The sharp X-ray vision of Chandra data shows that XJ1500+0154 is located at the center of its host galaxy, the expected location for a supermassive black hole.

The X-ray data also indicate that radiation from material surrounding this black hole has consistently surpassed the so-called Eddington limit, defined by a balance between the outward pressure of radiation from the hot gas and the inward pull of the gravity of the black hole.

“For most of the time we’ve been looking at this object, it has been growing rapidly,” said co-author James Guillochon of the Harvard-Smithsonian Center for Astrophysics in Cambridge, Mass. “This tells us something unusual – like a star twice as heavy as our Sun – is being fed into the black hole.”

The conclusion that supermassive black holes can grow, from TDEs and perhaps other means, at rates above those corresponding to the Eddington limit has important implications. Such rapid growth may help explain how supermassive black holes were able to reach masses about a billion times higher than the sun when the universe was only about a billion years old.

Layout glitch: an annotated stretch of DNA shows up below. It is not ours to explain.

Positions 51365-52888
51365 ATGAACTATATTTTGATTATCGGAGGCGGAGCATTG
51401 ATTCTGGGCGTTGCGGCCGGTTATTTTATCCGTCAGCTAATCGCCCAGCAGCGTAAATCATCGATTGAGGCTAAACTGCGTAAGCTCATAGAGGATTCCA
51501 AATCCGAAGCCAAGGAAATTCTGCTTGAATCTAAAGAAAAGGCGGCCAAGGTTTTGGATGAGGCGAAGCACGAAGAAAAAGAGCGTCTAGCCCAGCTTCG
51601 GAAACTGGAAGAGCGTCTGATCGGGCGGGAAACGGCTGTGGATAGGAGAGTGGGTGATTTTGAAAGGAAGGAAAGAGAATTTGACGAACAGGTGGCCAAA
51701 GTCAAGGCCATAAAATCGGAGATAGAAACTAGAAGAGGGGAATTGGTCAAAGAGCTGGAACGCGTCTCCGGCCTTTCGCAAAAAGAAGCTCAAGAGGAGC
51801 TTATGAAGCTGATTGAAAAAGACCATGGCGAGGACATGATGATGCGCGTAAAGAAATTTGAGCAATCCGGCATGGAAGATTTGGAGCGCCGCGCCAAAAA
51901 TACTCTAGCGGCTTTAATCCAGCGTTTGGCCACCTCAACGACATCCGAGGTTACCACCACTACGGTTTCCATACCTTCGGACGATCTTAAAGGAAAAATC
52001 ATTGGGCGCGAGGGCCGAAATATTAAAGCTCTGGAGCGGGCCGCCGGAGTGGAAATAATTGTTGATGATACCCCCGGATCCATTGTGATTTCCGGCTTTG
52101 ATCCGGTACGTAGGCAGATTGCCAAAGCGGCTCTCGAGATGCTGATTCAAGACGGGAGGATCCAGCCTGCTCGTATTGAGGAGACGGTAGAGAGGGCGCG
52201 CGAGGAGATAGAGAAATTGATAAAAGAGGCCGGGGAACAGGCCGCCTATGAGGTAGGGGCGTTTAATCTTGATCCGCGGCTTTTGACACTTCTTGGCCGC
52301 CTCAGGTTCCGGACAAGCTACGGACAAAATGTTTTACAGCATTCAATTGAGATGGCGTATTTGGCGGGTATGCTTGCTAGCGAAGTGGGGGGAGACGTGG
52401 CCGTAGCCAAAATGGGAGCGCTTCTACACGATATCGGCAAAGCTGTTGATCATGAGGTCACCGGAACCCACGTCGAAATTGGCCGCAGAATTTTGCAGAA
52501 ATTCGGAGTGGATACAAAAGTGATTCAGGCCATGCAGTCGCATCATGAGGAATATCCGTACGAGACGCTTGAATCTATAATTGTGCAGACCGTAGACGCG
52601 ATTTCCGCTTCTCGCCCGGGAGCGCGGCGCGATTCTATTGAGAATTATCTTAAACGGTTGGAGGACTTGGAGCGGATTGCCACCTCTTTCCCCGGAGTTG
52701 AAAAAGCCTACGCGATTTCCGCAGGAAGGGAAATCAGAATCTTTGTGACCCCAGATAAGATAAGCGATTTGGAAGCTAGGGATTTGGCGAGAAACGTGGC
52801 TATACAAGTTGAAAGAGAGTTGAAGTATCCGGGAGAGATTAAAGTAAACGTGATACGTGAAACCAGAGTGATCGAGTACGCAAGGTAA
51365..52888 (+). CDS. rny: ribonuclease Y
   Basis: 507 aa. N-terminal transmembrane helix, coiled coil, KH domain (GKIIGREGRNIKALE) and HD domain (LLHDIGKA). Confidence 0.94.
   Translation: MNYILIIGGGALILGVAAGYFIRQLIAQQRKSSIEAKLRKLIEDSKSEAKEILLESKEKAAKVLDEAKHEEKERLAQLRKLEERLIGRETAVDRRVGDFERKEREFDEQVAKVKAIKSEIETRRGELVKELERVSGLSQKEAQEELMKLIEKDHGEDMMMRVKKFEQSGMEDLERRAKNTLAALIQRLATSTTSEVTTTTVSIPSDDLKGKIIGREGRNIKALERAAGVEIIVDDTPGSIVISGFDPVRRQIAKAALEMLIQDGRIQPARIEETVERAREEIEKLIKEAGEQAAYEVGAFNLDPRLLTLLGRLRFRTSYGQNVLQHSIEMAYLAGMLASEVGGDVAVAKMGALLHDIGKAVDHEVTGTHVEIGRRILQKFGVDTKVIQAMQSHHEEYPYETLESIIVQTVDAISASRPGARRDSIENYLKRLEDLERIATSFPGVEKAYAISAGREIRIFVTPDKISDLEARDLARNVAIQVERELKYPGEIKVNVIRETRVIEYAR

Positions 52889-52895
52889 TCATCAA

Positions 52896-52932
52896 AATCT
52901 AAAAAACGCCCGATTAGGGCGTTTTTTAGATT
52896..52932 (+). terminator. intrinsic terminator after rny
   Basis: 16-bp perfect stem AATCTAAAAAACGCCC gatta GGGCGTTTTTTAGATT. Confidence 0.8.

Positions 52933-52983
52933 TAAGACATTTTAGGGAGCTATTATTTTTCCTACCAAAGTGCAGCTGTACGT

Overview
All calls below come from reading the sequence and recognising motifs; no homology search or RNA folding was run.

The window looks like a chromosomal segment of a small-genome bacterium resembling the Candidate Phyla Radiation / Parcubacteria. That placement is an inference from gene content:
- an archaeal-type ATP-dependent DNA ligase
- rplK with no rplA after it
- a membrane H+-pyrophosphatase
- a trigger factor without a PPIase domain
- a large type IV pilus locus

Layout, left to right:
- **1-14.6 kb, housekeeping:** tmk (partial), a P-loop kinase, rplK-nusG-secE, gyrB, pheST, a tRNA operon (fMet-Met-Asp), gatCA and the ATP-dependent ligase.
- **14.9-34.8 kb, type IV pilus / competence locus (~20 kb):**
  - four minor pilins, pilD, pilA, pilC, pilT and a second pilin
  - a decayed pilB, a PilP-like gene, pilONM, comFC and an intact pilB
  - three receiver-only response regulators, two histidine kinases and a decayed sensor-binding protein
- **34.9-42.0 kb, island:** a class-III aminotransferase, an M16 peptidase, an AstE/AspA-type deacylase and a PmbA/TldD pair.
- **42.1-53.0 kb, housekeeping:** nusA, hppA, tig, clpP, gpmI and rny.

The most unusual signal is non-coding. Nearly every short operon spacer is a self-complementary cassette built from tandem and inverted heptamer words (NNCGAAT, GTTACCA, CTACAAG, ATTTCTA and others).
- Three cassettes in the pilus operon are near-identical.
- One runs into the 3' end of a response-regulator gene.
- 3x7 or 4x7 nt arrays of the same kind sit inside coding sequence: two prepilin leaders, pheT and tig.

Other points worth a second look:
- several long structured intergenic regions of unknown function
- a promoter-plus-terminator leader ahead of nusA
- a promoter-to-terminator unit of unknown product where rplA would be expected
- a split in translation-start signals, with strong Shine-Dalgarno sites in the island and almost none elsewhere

“This event shows that black holes really can grow at extraordinarily high rates,” said co-author Stefanie Komossa of QianNan Normal University for Nationalities in Duyun City, China. “This may help understand how precocious black holes came to be.”

Based on the modeling by the researchers the black hole’s feeding supply should be significantly reduced in the next decade. This would result in XJ1500+0154 fading in X-ray brightness over the next several years.

A paper describing these results appears on February 6th issue in Nature Astronomy and is available online. NASA’s Marshall Space Flight Center in Huntsville, Alabama, manages the Chandra program for NASA’s Science Mission Directorate in Washington. The Smithsonian Astrophysical Observatory in Cambridge, Massachusetts, controls Chandra’s science and flight operations.